The family of a man shot dead on Bloody Sunday have lodged a legal challenge against a decision not to charge a former soldier with his murder.
Bernard McGuigan, known as Barney, was one of the 13 people killed when the Army opened fire on civil rights demonstrators in Londonderry in 1972.
His family are challenging the decision not to prosecute an ex-paratrooper known as Soldier F.
He has been charged with murder over two deaths, but not Mr McGuigan's.
In 2019, the Public Prosecution Service determined Soldier F would be prosecuted for the murders of James Wray and William McKinney.
That decision was challenged by a number of victims' families, but last year the PPS said there would be no further prosecutions.
The McGuigan family said they have issued judicial review proceeding after "an exhaustive process between our solicitor and the Public Prosecution Service (PPS) over the last two years".
Challenge based on Widgery evidence
They said the PPS has now confirmed that an undertaking by the attorney general, which meant testimony given to the most recent inquiry into Bloody Sunday cannot be used in criminal investigations, did not apply to oral evidence given by Soldier F to the earlier Widgery Tribunal, held in 1972.
"While we welcome that formal confirmation at last, the PPS still contend, in effect, that F was acting "under orders" to give evidence at Widgery," the family statement said.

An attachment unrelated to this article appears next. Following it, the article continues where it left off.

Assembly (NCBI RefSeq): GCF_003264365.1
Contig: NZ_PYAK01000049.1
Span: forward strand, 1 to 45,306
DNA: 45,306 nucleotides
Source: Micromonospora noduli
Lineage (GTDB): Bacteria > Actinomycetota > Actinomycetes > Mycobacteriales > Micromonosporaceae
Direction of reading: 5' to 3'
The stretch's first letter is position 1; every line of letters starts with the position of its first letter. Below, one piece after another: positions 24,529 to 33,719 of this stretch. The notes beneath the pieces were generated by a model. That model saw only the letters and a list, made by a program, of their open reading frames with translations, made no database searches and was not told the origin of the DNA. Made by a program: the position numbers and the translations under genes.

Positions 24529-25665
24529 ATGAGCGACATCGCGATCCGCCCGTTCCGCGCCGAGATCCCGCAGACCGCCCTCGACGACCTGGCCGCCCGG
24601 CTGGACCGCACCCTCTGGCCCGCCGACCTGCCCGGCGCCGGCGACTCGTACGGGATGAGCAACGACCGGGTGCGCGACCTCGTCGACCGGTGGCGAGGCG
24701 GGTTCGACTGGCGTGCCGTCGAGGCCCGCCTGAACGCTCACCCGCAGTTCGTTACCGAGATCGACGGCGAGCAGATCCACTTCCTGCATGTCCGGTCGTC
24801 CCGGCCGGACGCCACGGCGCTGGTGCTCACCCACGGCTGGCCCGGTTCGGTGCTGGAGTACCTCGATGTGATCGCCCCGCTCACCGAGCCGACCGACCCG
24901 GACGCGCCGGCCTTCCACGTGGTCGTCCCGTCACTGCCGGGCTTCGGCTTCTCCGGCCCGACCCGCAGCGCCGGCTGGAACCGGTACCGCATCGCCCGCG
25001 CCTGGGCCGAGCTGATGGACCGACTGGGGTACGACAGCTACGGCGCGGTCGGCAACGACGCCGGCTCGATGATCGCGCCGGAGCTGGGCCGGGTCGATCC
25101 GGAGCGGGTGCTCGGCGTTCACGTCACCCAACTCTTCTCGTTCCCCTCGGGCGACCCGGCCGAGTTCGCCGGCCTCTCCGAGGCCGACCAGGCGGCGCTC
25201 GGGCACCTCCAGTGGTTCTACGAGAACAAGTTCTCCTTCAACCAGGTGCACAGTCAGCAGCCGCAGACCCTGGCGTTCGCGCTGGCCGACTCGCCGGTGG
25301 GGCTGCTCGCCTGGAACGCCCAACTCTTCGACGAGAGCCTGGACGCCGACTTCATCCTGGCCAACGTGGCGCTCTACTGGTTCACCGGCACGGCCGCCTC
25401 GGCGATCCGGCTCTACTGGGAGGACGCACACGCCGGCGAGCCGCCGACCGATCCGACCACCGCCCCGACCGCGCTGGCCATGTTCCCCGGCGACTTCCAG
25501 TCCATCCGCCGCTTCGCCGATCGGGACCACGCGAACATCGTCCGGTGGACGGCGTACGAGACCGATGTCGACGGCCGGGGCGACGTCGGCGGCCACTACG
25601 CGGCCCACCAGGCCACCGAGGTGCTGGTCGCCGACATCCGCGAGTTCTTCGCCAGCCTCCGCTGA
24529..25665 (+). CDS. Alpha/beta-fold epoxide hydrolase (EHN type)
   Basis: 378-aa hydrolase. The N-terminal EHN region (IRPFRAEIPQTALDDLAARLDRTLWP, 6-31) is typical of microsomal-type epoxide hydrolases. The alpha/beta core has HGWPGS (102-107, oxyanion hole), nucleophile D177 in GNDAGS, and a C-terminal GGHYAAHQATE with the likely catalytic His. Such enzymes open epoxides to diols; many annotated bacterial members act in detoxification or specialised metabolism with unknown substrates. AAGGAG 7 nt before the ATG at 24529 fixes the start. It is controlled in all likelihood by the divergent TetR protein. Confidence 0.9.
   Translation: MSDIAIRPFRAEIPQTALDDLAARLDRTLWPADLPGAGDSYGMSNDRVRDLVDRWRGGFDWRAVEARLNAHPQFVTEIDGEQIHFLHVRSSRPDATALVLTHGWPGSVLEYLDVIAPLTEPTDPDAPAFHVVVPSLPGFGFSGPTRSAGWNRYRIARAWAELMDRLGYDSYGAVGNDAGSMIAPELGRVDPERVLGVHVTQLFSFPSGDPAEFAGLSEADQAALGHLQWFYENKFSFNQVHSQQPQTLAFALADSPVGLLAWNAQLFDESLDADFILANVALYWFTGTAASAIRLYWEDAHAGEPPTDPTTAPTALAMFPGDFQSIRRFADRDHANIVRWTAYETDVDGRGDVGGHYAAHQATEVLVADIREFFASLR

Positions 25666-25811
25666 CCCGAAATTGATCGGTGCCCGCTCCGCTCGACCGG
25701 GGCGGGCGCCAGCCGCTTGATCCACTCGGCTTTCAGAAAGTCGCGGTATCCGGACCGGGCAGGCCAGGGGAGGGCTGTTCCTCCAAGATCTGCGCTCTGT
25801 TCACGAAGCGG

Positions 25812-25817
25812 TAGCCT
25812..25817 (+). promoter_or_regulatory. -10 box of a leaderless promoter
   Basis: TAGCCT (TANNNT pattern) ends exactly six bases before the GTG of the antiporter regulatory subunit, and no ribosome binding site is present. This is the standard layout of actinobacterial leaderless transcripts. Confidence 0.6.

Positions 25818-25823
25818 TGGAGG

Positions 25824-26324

Widely regarded as a whitewash, the 1972 Widgery Tribunal sat for three weeks, with the final report published on 18 April of that year.
Lord Widgery concluded that the soldiers had been fired on first and there was "no reason to suppose" that the soldiers would have opened fire otherwise.
But in 2010, the Saville Inquiry into the events on Bloody Sunday established the innocence of all those killed and wounded.
Lord Saville's 5,000-page report stated none of the casualties posed a threat of causing death or serious injury and that soldiers had lost their self-control.
The McGuigan family statement added: "As far as we are concerned the evidential test is more than met in respect of the murder of our father in such callous well-known circumstances, witnessed by many including other soldiers."
Mr McGuigan was a painter and decorator.
He was shot at the Rossville Flats area as he went to the aid of 31-year-old Patrick Doherty, who was also shot dead on the day.
The 41-year-old had been waving a handkerchief or towel when he was hit in the head by a bullet, killing him instantly.